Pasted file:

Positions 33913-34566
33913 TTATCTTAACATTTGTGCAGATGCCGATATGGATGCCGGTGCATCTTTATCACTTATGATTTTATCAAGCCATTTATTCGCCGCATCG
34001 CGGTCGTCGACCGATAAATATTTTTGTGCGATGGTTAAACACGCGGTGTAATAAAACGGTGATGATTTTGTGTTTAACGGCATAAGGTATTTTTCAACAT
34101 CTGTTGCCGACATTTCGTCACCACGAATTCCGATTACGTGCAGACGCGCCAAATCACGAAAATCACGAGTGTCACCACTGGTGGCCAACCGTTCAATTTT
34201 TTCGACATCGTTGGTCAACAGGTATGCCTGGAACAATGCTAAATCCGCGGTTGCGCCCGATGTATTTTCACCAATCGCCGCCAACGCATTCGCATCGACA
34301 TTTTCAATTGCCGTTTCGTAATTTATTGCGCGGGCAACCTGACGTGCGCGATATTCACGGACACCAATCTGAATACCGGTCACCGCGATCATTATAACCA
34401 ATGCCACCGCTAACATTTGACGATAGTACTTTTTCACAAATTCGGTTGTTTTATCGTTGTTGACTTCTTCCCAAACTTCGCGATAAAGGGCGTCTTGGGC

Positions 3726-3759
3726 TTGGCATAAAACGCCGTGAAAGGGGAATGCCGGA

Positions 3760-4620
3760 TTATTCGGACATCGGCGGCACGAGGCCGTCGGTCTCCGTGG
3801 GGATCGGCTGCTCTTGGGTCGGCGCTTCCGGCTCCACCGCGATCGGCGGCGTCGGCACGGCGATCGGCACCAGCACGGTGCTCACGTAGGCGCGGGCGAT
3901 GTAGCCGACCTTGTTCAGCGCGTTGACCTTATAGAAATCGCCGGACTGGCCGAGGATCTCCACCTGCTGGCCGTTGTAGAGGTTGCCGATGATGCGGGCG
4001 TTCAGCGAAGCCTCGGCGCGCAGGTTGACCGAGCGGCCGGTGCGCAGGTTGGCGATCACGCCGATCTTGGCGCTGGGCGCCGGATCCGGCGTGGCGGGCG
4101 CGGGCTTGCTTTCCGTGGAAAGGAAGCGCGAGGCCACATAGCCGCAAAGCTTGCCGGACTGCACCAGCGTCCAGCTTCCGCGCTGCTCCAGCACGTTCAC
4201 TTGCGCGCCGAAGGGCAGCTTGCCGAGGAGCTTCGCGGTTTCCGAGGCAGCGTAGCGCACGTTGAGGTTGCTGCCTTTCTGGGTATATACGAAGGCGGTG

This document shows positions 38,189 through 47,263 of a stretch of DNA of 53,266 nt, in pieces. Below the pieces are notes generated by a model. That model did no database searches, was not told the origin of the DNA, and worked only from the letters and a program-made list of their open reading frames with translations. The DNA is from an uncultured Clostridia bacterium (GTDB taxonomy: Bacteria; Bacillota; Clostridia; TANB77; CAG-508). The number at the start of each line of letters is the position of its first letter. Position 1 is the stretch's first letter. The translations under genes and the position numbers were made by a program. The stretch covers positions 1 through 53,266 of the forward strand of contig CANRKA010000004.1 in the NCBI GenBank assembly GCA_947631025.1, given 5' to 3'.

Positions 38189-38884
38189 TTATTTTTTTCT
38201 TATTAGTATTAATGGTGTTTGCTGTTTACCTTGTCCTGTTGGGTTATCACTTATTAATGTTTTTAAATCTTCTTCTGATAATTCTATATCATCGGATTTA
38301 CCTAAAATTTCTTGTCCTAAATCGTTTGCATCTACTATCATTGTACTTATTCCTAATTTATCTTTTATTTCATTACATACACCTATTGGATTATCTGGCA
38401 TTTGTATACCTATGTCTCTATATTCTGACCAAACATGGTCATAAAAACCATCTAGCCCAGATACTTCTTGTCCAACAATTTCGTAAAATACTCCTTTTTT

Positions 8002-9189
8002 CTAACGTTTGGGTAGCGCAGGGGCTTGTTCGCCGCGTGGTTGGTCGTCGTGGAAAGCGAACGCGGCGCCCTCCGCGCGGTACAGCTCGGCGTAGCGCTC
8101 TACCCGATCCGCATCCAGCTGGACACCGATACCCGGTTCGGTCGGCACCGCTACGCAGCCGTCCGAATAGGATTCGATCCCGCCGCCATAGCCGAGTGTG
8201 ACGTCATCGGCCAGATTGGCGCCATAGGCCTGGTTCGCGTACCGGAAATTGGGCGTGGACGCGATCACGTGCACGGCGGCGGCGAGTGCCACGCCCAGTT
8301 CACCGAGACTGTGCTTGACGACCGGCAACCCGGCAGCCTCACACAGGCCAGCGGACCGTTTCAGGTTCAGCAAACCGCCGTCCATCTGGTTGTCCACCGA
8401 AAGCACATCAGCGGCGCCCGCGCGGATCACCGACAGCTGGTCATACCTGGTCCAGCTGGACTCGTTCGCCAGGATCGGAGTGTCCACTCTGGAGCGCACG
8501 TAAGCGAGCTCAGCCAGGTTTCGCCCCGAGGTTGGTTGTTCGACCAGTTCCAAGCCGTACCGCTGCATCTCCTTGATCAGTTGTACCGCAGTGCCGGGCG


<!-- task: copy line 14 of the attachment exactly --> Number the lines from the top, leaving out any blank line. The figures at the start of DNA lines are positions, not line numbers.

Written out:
4001 TTCAGCGAAGCCTCGGCGCGCAGGTTGACCGAGCGGCCGGTGCGCAGGTTGGCGATCACGCCGATCTTGGCGCTGGGCGCCGGATCCGGCGTGGCGGGCG